Professor Organ notes that the job market for new lawyers has been challenging. It appears that the job market hit the bottom in 2011 and has modestly improved since that time. He suggests that the market will continue to improve not because there are more jobs, but because there are fewer graduates. The decline in enrollment is beginning to affect the job market. The percentage of graduates finding meaningful employment will improve.

But the employment reality has taken a bite out of the pool of prospective law students. Fewer college graduates are viewing law school as an attractive option, given the expense of a legal education and the difficulty in turning that education into a job in a law practice.

One caveat Professor Organ offers is that this study looks at the class of 2010. He does not yet have data on the class of 2012 or later. He believes that his study is accurate for the period in question. However, he suggests that the cost may be going down for some students because of the availability of scholarships to help defray the cost of a legal education.

Jerome M. Organ is a Professor of Law at the University of St. Thomas School of Law. He is a graduate of the University of Miami and the Vanderbilt University School of Law. Before his employment with the University of St. Thomas, he practiced law with Foley & Lardner in Milwaukee, Wisconsin and served as a law professor with the University of Missouri-Columbia School of Law. The Legal Broadcast Network is a featured network of the Sequence Media Group.

Legal Marketing Trends in 2015: Tips from Expert Diana Lauritson

The start of a new year is a good time for lawyers to look at marketing and catch up with marketing trends. Diana Lauritson, president-elect of the Southwest Chapter of the Legal Marketing Association, discusses legal marketing in this report.

Diana Lauritson

Diana Lauritson

Lauritson explains that the Legal Marketing Association includes not just law firm marketers, but also people who provide services to lawyers and people who want to learn more about law firm marketing. The association provides networking and learning opportunities.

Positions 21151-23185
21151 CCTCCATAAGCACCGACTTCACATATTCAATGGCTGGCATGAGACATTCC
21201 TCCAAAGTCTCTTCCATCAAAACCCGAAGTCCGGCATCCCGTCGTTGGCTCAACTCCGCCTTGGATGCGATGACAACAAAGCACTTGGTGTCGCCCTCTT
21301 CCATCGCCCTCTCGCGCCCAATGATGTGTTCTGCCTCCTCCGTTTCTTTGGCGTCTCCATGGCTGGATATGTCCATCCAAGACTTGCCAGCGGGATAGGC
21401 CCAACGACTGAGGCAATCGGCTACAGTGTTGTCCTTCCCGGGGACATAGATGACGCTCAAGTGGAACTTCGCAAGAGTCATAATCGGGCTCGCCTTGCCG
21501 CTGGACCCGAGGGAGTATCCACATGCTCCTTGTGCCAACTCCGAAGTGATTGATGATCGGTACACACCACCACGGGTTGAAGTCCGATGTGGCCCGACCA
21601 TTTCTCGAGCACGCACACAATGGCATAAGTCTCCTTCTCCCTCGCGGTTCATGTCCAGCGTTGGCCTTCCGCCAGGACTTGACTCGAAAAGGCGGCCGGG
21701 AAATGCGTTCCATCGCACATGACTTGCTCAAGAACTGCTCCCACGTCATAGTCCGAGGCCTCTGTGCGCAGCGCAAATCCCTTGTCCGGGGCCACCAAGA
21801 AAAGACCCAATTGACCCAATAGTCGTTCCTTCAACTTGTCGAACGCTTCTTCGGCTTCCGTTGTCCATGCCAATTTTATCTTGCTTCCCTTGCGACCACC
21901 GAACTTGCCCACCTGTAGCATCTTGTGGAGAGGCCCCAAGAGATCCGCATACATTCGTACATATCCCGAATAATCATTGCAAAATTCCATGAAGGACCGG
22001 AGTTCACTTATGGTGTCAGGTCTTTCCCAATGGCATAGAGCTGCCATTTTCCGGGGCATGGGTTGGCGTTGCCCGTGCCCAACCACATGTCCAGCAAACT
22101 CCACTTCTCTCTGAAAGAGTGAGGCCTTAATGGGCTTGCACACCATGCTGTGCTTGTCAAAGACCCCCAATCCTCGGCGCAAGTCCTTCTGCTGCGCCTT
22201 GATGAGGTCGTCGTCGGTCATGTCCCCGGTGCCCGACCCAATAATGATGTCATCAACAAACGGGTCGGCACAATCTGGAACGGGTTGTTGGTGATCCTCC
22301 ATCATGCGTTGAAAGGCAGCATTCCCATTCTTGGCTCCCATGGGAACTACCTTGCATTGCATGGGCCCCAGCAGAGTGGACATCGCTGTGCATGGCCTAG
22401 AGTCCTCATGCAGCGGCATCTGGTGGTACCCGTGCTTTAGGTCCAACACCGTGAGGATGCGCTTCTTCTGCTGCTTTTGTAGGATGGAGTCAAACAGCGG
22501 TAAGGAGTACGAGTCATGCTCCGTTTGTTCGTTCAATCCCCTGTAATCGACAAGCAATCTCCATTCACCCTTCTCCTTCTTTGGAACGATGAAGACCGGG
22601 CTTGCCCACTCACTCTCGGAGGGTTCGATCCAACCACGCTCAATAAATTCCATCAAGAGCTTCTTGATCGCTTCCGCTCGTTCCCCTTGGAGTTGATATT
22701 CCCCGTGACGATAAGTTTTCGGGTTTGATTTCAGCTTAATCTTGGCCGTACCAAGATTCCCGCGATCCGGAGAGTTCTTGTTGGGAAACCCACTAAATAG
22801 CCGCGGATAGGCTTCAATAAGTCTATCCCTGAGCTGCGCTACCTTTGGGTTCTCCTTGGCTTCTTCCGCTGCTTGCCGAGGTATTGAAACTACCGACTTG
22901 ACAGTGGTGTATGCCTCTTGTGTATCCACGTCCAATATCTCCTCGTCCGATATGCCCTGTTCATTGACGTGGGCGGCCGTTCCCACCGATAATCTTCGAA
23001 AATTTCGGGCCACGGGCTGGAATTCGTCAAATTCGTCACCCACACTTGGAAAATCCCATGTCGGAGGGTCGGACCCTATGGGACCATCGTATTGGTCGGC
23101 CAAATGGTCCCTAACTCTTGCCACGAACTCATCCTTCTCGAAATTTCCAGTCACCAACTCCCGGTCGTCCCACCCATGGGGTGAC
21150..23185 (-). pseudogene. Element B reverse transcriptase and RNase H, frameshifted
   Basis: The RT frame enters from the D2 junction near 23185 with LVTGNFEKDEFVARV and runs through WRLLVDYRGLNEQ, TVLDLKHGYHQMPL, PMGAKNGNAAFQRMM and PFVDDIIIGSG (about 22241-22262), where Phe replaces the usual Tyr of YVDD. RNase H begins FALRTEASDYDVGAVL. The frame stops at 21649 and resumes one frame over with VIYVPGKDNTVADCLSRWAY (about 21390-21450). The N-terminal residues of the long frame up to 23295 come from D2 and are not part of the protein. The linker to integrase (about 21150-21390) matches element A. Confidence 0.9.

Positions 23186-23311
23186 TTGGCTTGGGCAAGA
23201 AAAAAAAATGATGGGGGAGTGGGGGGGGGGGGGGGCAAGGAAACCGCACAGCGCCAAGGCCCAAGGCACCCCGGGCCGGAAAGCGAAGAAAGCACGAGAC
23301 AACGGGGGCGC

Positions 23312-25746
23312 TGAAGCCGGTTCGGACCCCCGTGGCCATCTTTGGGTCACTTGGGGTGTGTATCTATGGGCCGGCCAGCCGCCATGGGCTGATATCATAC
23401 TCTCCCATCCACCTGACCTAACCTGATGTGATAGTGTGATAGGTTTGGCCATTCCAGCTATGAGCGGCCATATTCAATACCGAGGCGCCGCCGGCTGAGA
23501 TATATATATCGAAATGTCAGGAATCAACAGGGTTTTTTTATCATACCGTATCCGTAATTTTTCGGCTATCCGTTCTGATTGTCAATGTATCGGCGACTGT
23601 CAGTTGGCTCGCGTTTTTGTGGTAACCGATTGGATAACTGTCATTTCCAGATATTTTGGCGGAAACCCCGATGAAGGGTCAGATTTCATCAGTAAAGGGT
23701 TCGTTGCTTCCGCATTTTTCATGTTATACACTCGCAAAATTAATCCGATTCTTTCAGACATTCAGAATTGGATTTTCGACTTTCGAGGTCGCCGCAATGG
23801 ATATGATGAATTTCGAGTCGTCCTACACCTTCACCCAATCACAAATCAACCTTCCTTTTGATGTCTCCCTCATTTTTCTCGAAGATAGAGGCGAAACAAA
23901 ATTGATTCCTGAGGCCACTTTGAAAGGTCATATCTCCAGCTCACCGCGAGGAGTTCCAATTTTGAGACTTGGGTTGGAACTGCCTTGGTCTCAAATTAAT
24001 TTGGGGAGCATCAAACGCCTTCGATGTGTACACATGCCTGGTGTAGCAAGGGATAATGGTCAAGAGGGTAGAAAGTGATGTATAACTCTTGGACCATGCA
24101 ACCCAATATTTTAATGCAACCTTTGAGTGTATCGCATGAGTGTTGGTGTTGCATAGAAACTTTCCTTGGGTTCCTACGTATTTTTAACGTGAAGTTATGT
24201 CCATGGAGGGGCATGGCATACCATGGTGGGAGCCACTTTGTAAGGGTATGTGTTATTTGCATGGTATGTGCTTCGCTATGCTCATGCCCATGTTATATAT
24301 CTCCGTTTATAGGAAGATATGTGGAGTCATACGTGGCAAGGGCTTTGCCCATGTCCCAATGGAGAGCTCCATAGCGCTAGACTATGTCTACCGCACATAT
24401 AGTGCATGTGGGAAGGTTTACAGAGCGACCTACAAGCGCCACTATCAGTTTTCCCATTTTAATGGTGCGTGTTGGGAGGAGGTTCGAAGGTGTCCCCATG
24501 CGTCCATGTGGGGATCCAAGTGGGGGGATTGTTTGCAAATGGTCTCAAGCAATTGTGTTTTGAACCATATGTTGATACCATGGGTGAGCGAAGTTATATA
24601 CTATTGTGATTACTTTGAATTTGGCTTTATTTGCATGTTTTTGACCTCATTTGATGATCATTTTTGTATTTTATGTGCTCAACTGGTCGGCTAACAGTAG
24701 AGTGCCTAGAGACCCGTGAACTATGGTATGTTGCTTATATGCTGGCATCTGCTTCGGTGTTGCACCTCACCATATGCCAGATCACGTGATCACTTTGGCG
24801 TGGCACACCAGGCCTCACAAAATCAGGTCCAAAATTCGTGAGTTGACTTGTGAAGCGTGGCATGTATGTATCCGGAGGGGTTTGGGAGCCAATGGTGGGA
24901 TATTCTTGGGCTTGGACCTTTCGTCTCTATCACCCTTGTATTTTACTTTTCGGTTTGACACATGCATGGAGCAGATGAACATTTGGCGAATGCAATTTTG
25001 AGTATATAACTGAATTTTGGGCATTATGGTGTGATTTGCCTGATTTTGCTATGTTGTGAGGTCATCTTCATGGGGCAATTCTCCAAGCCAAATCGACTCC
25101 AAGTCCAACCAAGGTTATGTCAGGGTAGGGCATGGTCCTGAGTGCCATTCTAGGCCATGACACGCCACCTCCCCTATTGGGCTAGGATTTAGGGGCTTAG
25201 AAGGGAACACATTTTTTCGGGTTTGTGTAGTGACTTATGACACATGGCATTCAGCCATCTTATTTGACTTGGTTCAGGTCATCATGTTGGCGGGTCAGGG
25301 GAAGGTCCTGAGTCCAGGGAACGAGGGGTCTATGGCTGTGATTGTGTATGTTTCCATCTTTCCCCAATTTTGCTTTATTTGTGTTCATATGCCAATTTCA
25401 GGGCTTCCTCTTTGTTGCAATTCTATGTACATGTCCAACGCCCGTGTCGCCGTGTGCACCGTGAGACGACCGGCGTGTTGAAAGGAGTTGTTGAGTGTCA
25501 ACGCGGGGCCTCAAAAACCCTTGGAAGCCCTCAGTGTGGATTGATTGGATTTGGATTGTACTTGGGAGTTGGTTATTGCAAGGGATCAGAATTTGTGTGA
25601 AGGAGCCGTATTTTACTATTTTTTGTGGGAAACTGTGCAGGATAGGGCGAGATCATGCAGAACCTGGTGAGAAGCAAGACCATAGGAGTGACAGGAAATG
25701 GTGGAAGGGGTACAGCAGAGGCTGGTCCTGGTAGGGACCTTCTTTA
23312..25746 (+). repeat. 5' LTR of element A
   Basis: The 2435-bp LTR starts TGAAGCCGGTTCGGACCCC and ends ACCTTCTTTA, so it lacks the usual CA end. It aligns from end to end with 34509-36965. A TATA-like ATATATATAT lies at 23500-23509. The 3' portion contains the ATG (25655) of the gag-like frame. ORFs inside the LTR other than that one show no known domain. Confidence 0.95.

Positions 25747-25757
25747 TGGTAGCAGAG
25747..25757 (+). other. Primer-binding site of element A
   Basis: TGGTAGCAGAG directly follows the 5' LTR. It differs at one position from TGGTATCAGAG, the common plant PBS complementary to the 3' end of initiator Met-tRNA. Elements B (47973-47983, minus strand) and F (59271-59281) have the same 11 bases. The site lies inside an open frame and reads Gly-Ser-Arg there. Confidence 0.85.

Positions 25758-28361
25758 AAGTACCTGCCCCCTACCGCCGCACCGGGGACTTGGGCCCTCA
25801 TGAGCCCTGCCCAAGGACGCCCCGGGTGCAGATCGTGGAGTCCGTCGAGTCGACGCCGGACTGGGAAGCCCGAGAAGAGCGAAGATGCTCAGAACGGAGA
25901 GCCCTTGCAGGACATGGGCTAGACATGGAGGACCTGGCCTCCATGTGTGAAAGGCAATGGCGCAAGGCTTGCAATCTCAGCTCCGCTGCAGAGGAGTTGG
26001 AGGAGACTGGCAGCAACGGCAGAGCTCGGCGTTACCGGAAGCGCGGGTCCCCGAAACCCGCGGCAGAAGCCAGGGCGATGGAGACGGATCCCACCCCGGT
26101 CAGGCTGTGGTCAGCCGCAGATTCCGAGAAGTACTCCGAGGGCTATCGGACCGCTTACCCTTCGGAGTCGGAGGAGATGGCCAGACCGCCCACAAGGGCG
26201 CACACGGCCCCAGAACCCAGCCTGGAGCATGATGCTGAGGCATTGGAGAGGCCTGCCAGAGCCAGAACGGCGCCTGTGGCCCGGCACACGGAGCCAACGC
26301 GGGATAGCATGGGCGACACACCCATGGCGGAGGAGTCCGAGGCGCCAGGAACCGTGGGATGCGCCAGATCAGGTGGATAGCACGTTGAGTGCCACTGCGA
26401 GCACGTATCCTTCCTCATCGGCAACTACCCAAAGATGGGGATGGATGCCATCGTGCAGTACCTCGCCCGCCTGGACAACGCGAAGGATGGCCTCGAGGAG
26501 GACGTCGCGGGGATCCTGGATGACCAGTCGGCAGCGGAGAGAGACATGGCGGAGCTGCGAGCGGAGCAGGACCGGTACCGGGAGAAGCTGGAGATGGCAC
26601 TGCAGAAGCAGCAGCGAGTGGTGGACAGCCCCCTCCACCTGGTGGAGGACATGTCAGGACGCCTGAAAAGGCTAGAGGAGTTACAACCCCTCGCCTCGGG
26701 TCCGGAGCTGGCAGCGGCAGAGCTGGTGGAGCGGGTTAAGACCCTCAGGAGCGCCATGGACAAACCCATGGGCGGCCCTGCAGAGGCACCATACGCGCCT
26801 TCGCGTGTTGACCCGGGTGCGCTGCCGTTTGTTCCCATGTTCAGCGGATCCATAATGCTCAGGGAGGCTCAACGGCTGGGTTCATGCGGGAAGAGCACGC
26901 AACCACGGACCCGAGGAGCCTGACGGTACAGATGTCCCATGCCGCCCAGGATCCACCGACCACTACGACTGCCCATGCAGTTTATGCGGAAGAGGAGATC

Content marketing has become a hot term in the legal marketing field. It has become very easy to produce and to share content quickly. The social media provide a wealth of marketing opportunities. The problem, Lauritson suggests, is to get lawyers to think in the long term about the results of blogs and social media posts. The point is not to get one client immediately but to establish a marketing presence.

Having a “digital footprint” is important for lawyers because it will help to get them noticed when people do Google searches and don’t want to go past the first page looking for results. Using keywords and making those keywords visible is important in making content visible both to search engines and to prospective clients. The point is to make it easy for clients to find you. Lawyers who are consistent and persistent will discover that clients find them.

Lauritson notes that referrals are a classic way of getting new clients, but prospective referral clients will probably check the Internet first to see what they can find out about a lawyer or law firm. Lauritson’s group, the Southwest Chapter of the LMA, hosts a panel each year with in-house corporate counsel to explain what they look for in choosing outside counsel. This helps bring home to lawyers the importance of having credible content online.

Google has changed its search algorithm and is now rewarding original content. Facebook has begun to limit overly-promotional posts. Lauritson notes that these changes are occurring before some law firms have even developed Facebook pages. She notes that video content has become a very important part of marketing especially since Google owns YouTube. “We encourage our attorneys to record videos to help them be found by the public.” Videos give clients a great opportunity to view a lawyer and decide if the lawyer would be a good fit. [Note: tax attorney Rob Wood has worked with LBN to develop a prominent video presence.]

Lauritson says that it is extremely important for a lawyer to be perceived as “the expert” in his or her field of practice. A lot of lawyers are active on social media outside of their law firms. It gives lawyers a chance to establish a larger digital presence.

The best way to advertise will depend on a lawyer’s type of practice. A personal injury lawyer will use a different approach from a corporate lawyer, for example. But however it is done, marketing is very important. “Everyone is a brand ambassador.” However a lawyer does the marketing, it is important to market.

Diana Lauritson is the Marketing Manager of Jennings, Strouss & Salmon P.L.C., Phoenix, Arizona. Prior to joining the firm, she served as the Director of Communications and Community Relations for the Arizona Myeloma Network, and previously served as the Government Relations and Public Affairs Liaison for the Border Trade Alliance. Her background in marketing and community relations encompasses a variety of industries including local, state and federal governments, international trade associations, non-profits, and higher education. The Legal Broadcast Network is a featured network of the Sequence Media Group.